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Gaining a track record

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Active Member
Marcial R Member Since: Jan 28, 2019
1 of 8

Before I delete my profile entirely, I'd like to know if there are others who've run into the same block.  It seems that any "professional" project which pays even a modest sum for a freelancer's time and effort is only seeking bids from someone with an established record of success on Upwork.  I'm guessing this means that in order to be considered for any that actually pays enought to be worth my time i must first successfully bid on and complete a number of low-ball projects.   Say like $5 for 20 hours worth of work. 

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Community Guru
Melanie H Member Since: Nov 2, 2017
2 of 8

You need to beef up your profile. IMO, the MOST important thing for your line of work is to set up your portfolio. Clients want to see what they'll be getting. Smiley Wink

 

You might also try being a little more dynamic in your description, making it a little longer (two short paragraphs plus bullet points) and a call to action ("contact me for..."). I think with all that in place, you should get some offers.

 

Good luck!

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Community Guru
Mary W Member Since: Nov 10, 2014
3 of 8

None of us had any hours or JSS when we started.  Those jobs that ask for a certain number of jobs or JSS - that's merely a suggestion, not a requirement.  You can still apply, emphasizing your experience and expertise gained before you came to Upwork.

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Community Guru
Preston H Member Since: Nov 24, 2014
4 of 8

portfolio?

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Community Leader
Michelle S Member Since: Jun 23, 2017
5 of 8

The first job I took was kind of low.  I knew it was an easy job and that the person who hired me had a good track record.  It was a fixed-rate job, and yes, it was probably like $10/hr.  But it took me like 5 hours to complete.  It was great learning experience for me.  I needed to take a job to get to know the platform and what it was about.  I needed something that wasn't huge or long-term.  I looked at is an investment in my business. 

 

That quickly moved to a job that paid more.  Since it was multiple fixed rate milestones, it appears on my profile as a big job, but it was really a series of really small ones.  Again, it was a learning experience for me.  It did not take long, like 3 jobs, before I increased my rates substantially and took bigger jobs. 

 

You do not need to work for pennies, but I do think that you may need to take some small jobs that may not pay as well as you want just so clients can see that you have some experience working with clients and using the platform.  If you have great experience outside of Upwork, it won't take long at all before you build up a great list of repeat clients.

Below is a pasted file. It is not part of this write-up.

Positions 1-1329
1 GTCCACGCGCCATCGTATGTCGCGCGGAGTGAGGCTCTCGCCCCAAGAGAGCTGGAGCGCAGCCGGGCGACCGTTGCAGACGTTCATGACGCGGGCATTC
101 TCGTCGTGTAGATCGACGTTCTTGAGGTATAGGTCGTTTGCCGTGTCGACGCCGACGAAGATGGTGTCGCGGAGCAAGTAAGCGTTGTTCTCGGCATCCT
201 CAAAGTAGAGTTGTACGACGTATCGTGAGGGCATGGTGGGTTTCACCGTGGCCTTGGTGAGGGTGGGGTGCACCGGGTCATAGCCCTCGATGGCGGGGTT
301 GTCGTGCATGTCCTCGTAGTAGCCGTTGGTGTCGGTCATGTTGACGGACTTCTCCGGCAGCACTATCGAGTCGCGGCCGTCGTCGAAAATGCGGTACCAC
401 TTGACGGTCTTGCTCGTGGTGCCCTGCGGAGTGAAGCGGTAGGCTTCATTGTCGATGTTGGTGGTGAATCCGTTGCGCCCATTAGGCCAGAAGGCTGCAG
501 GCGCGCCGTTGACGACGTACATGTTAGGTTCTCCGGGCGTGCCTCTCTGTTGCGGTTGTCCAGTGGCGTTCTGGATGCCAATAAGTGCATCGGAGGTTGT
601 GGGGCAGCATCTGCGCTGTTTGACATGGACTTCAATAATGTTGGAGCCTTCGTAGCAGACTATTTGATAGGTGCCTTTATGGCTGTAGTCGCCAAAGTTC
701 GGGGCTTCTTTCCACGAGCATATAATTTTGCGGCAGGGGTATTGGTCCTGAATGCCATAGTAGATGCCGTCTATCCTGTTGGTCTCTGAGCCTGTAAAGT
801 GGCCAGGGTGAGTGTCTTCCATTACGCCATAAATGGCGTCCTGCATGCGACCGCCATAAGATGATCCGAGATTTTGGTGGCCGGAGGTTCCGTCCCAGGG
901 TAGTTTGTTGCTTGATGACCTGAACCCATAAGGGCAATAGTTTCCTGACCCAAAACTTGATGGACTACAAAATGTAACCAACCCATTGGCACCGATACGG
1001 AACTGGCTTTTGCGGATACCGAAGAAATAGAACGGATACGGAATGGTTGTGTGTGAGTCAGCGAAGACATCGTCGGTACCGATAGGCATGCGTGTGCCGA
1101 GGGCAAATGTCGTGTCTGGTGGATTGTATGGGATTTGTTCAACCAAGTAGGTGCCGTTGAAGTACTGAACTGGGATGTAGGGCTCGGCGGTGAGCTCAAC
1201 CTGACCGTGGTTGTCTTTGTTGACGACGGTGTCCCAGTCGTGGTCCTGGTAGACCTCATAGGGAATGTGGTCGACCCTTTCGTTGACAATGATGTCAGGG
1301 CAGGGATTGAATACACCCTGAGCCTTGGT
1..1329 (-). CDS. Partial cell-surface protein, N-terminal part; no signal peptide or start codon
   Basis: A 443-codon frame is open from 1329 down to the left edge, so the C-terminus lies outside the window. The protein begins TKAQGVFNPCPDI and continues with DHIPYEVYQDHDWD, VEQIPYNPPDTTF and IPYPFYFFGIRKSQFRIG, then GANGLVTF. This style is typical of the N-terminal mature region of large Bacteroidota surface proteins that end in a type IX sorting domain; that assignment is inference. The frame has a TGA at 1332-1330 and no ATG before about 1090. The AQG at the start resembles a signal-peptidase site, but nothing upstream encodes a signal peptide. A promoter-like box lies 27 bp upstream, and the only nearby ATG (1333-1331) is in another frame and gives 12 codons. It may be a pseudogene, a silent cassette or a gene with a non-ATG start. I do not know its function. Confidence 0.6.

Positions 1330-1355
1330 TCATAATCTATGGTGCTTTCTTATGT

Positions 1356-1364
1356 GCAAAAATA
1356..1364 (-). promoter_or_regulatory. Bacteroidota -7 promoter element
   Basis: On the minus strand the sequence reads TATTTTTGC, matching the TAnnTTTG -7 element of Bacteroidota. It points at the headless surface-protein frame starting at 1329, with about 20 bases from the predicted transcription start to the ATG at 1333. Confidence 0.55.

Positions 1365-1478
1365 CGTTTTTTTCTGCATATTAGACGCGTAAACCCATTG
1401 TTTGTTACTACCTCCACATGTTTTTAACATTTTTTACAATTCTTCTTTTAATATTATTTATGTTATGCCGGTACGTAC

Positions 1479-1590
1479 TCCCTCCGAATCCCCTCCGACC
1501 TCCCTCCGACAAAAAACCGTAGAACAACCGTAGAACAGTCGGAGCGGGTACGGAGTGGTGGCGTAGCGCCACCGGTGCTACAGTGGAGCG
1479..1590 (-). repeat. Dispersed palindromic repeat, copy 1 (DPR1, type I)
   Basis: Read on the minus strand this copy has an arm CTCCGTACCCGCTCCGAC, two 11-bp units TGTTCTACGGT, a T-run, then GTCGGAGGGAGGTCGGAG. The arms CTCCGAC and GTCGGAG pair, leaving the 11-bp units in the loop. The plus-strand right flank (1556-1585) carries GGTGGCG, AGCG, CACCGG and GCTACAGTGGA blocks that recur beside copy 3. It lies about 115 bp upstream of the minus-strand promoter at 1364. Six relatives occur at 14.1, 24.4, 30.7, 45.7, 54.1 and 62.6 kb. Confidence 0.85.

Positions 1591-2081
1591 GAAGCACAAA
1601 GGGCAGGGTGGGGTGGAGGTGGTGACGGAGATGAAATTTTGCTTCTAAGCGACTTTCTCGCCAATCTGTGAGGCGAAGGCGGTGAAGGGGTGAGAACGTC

Look at these first few jobs as an investment in your freelancing business.  Don't get bogged down in them, but maybe spend 3-5 days doing a few fixed-priced jobs that can be turned around quickly.  I think fixed-price jobs are better for this because no one knows how much you are making per hour, so other clients don't see low hourly rates on your profile.

 

I've found that trust is everything on Upwork.  Clients want to feel they can trust you. I little job history goes a long way to forming that trust. 

 

 

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Community Guru
Tonya P Member Since: Nov 26, 2015
6 of 8

People come to Upwork either looking for excuses to fail or opportunities to succeed. Those who realize the opportunities, do well. Those who hold onto any excuse they can find, do not. 

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Active Member
Marcial R Member Since: Jan 28, 2019
7 of 8
No sure about what you are saying here but it sounds condescending. I
have 25 years experience in media production and am looking for additional
income streams, not excuses.
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Community Guru
Tiffany S Member Since: Jan 15, 2016
8 of 8

Marcial R wrote:

Before I delete my profile entirely, I'd like to know if there are others who've run into the same block.  It seems that any "professional" project which pays even a modest sum for a freelancer's time and effort is only seeking bids from someone with an established record of success on Upwork.  I'm guessing this means that in order to be considered for any that actually pays enought to be worth my time i must first successfully bid on and complete a number of low-ball projects.   Say like $5 for 20 hours worth of work. 


It doesn't matter what the client says they want. They're choosing criteria in a hypothetical context, without really knowing what their options are. If you make a strong enough impression and your work speaks for itself, they'll hire you even though they asked for 100 Upwork hours and you have two or they set a budget of $100 and you asked bid $250. 

 

On the other hand, if you take $5 for 20 hours of work, you may never break that cycle, or may find that it takes months of gradually edging upward to get to a reasonable pay rate. No serious client is going to consider you with that pay rate on your profile.

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